Rob Schwarzwalder is Senior Vice President at Family Research Council. This article appeared in The American Thinker on July 30, 2014.
People tend to romanticize the past. Whether we are thinking of departed loves ones or a treasured national history, we easily over-rouge the blemishes that mar any life or any heritage.
With respect to America, some conservatives surely think of the past in selective terms. They develop a lovely vision of supposedly halcyon days of yore that omits grim realities they would rather ignore.
It's possible there are those (I know no one like this, but for the sake of argument) who believe that we can emancipate ourselves from the political, social, and cultural accretions of 238 years of history and return to an America that never really was.
These efforts are grounded in unreality and, thus, doomed to failure.
We can neither reconstruct what never existed nor massively change all the things we dislike immediately and comprehensively. Such agendas are the stuff of intellectual child's play, not serious thinking about where we are and where we need to go.
Still, conservatives who long for the establishment of constitutional government as it was articulated and envisioned by the Founders are neither malcontents, romantics, nor naive. We take our country in our time as it is, appreciating its myriad blessings while still mindful of the many impediments to the changes we wish to realize, and work to pick our battles based on the gravity and urgency they present.
Given our view of human nature and of the nature of change, we are aware that a "great undoing" of what has become a gigantic, intrusive, and powerful federal apparatus can happen neither all at once nor as thoroughly as we ideally would wish. That does not make change impossible. Entrenched institutions or practices running counter to the Constitution and the public good can be improved or, in some cases, abolished.
Combativeness is different than combat itself. The temperament characterized by chronic rage is not a conservative one; it transcends political philosophy and infuses the shrillest of both Right and Left.
Yet standing-down when there are battles to be fought because such battles seem intractable is not principled compromise. It is the quest for peace when there is no peace, the confusion of superficial good feeling with genuine civility, the exchange of necessary combat for the illusion of conciliation.
Acceptance of radical extremes is not conservative. To accept with smiling equanimity the metastasizing federal state or to be content with tinkering on the edges rather than embarking on a program of substantial and endemic change is not conservative.
It is acquiescence and an abandonment of conservative principle for the modest pottage of tertiary reform.
We must make our arguments cogently, repetitively, and simply. And we must often go forward in intentional increments. Many conservatives have proposed intermediary steps to move us away from the enormous, greatly overpotent government that is the fruit of the abandonment of constitutional governance. For example:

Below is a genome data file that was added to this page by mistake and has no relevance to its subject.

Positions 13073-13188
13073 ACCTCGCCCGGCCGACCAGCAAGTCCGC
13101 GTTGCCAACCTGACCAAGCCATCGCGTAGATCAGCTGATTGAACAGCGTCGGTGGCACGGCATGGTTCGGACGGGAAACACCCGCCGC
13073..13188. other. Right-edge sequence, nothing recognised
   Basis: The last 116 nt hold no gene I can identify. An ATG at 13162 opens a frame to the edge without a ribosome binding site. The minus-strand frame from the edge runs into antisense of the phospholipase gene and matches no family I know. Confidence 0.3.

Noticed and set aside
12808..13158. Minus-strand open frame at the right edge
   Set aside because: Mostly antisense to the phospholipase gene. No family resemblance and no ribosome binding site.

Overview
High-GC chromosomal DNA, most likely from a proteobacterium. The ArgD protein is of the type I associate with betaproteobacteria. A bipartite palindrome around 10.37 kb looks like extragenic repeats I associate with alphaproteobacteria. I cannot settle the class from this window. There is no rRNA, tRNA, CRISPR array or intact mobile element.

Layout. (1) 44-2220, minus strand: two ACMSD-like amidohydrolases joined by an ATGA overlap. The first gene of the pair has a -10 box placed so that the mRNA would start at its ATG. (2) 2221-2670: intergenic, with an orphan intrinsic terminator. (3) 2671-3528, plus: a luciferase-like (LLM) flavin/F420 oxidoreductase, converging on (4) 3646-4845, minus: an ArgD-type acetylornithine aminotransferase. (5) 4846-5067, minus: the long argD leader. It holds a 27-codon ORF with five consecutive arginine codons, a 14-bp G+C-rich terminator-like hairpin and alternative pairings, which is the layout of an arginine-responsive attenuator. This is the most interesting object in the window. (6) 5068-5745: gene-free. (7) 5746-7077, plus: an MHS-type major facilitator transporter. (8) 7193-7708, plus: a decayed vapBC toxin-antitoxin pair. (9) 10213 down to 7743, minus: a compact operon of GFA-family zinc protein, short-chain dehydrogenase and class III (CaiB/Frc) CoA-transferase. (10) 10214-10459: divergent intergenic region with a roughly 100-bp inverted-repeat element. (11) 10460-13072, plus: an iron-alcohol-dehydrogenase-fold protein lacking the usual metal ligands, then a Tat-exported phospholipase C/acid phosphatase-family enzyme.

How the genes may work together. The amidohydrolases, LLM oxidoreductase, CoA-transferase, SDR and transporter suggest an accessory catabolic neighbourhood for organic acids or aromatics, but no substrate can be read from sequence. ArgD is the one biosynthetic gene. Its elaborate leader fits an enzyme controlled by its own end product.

President George W. Bush's plan to offer personal savings accounts in the Social Security system. Many conservatives would argue that, ideally, Social Security should cease being federally-run and instead be distributed to the states. The modest plan President Bush proposed was at least an improvement over the existing, financially doomed system.
U.S. Rep. Paul Ryan's "Opportunity Grant" proposal, which "would begin on a pilot basis. It would consolidate a range of safety-net programs -- from food stamps to housing vouchers -- into a single grant offered to states. State governments, working with local officials and nonprofit and faith groups, would then distribute the money, with strict accountability standards."
U.S. Sen. Marco Rubio has proposed some innovative ideas to modernize the federal tax code, proposals designed to bring greater fairness to the tax system and foster higher economic growth
These are creative, potentially effective steps to streamline government and make it more consistent with genuine constitutionalism. They are helpful but impermanent bridges to something more: The restoration of a Constitution-based form of the federal government.
Dramatic changes in government are unlikely in the short term. We should choose our battles with care; priority should be given to those most pressing and serious, and the means by which to address them should be well-considered.
But political realism need not mean philosophical surrender. Prudence without principle is cynical pragmatism, self-interest (or at best laziness) elevated to an ideal. Principle without prudence is vanity, and shows more concern with gratifying one's sense of righteousness than with accomplishing anything of genuine and enduring importance.
"What great cause would have been fought and won under the banner, I stand for consensus?" asked Margaret Thatcher. Taking small steps might be necessary, but we take them only after attempting greater things. Not things so great as to be preposterous from the outset, but things that at least point toward larger transformation.
Conservatives should look back not with pining, grieving nostalgia but with gratitude and a quest for guidance. We appreciate the great goods of the present, aware also of the present's great evils. And we seek to build for a future that offers opportunity, dignity, hope, and liberty to more and more people, born and in generations unborn.
Satisfaction with the middling is what Theodore Roosevelt called "the gray twilight that knows neither victory nor defeat." We inspire, lead, and achieve by attempting doable but still great things. Do we then get the stars? No -- but maybe, at least, the moon, and that's better than the dust of contented mediocrity.